4 Scientific Tricks For Falling Asleep

Can’t sleep? You’re not alone. According to the National Institutes Of Health, insomnia affects almost half of U.S. adults.

Unless certain medications or medical conditions are the cause of your sleepless nights, the most usual suspect is anxiety. That’s according to Lisa Meltzer, an associate professor of pediatrics at the National Jewish health in Denver and education scholar at the National Sleep Foundation. “If you’re anxious and worried, it’s very difficult to relax and fall asleep,” says Meltzer. “When you’re not sleeping well, you’ll be more anxious and you’ll have a harder time regulating emotion. It feeds on itself.”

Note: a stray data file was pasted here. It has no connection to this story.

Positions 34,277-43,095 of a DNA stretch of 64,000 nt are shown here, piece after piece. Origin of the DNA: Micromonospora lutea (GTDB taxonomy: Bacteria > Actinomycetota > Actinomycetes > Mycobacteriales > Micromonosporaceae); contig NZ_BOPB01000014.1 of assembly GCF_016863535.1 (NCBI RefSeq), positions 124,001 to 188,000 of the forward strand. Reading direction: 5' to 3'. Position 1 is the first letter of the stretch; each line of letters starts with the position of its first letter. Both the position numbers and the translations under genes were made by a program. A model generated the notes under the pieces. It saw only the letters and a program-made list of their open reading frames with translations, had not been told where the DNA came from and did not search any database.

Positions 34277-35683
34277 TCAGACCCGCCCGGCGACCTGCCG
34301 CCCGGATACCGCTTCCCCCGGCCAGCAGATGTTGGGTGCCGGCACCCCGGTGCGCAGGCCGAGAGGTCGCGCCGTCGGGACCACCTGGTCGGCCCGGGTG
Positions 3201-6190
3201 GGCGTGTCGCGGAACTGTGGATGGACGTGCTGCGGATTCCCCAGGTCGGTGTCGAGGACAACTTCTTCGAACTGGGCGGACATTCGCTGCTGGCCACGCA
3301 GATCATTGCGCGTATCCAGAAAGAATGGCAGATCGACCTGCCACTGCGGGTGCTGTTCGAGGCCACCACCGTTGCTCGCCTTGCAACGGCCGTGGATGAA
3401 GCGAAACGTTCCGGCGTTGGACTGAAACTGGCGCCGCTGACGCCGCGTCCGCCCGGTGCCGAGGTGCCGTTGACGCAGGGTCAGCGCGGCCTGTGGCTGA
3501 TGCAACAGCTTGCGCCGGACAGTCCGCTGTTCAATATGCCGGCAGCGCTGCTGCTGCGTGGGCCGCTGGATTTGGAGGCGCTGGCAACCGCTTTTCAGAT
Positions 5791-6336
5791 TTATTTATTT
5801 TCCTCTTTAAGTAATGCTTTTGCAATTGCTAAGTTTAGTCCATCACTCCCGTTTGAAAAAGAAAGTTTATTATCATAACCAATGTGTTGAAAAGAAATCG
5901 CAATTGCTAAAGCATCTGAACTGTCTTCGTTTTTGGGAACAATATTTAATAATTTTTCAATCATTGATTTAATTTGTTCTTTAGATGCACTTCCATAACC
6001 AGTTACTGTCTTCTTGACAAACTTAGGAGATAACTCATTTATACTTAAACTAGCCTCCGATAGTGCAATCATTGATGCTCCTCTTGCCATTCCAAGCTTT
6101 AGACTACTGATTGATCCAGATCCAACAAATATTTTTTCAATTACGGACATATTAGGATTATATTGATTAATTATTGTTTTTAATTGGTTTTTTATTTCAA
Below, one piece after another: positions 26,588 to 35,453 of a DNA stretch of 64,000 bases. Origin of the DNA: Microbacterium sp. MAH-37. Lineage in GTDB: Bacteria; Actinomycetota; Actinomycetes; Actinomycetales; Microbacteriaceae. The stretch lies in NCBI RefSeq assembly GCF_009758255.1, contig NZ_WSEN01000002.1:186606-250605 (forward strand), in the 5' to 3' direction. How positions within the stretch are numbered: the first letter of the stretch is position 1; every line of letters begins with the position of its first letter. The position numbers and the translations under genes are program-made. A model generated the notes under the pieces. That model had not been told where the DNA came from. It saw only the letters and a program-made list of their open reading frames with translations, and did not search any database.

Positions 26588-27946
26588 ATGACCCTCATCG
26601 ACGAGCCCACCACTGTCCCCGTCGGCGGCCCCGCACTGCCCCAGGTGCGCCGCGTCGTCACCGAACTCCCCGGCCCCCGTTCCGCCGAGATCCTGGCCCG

If you want to drift off into the land of nod as soon as you hit the sack, try the following science-backed tactics that include distraction exercises, relaxation techniques and other useful tricks to prepare your body for dreamland.

4. Try forcing yourself to stay awake.

Yes, you read that right. Forcing yourself to stay awake may lessen your sleep anxiety. A study done at the University of Glasgow has found that insomniacs who were told to try to stay awake with their eyes open while lying in bed were found to fall asleep faster than those participants who were told to fall asleep without this “paradoxical intention” (PI). Is there anything reverse psychology can’t do?